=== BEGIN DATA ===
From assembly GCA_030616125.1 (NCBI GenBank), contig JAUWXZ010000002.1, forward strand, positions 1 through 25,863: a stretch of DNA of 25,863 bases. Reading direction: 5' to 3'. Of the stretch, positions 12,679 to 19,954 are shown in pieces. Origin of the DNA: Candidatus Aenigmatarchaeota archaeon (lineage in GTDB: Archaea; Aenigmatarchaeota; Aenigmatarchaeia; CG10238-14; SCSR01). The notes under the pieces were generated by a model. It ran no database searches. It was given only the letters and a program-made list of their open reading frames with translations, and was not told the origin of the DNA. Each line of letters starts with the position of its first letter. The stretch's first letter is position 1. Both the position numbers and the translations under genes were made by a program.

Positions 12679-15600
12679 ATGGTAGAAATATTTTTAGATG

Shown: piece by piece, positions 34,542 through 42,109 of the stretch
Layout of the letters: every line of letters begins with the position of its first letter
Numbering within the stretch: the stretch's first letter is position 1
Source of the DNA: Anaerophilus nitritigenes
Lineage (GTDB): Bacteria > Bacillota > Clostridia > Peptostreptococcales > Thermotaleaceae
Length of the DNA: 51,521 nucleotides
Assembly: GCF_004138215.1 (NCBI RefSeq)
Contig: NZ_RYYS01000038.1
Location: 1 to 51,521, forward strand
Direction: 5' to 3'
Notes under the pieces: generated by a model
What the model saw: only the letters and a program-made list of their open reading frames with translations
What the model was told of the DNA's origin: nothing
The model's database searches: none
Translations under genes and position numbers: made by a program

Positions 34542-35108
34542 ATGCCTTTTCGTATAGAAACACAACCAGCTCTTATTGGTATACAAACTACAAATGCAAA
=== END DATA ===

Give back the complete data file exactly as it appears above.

From assembly GCA_030616125.1 (NCBI GenBank), contig JAUWXZ010000002.1, forward strand, positions 1 through 25,863: a stretch of DNA of 25,863 bases. Reading direction: 5' to 3'. Of the stretch, positions 12,679 to 19,954 are shown in pieces. Origin of the DNA: Candidatus Aenigmatarchaeota archaeon (lineage in GTDB: Archaea; Aenigmatarchaeota; Aenigmatarchaeia; CG10238-14; SCSR01). The notes under the pieces were generated by a model. It ran no database searches. It was given only the letters and a program-made list of their open reading frames with translations, and was not told the origin of the DNA. Each line of letters starts with the position of its first letter. The stretch's first letter is position 1. Both the position numbers and the translations under genes were made by a program.

Positions 12679-15600
12679 ATGGTAGAAATATTTTTAGATG

Shown: piece by piece, positions 34,542 through 42,109 of the stretch
Layout of the letters: every line of letters begins with the position of its first letter
Numbering within the stretch: the stretch's first letter is position 1
Source of the DNA: Anaerophilus nitritigenes
Lineage (GTDB): Bacteria > Bacillota > Clostridia > Peptostreptococcales > Thermotaleaceae
Length of the DNA: 51,521 nucleotides
Assembly: GCF_004138215.1 (NCBI RefSeq)
Contig: NZ_RYYS01000038.1
Location: 1 to 51,521, forward strand
Direction: 5' to 3'
Notes under the pieces: generated by a model
What the model saw: only the letters and a program-made list of their open reading frames with translations
What the model was told of the DNA's origin: nothing
The model's database searches: none
Translations under genes and position numbers: made by a program

Positions 34542-35108
34542 ATGCCTTTTCGTATAGAAACACAACCAGCTCTTATTGGTATACAAACTACAAATGCAAA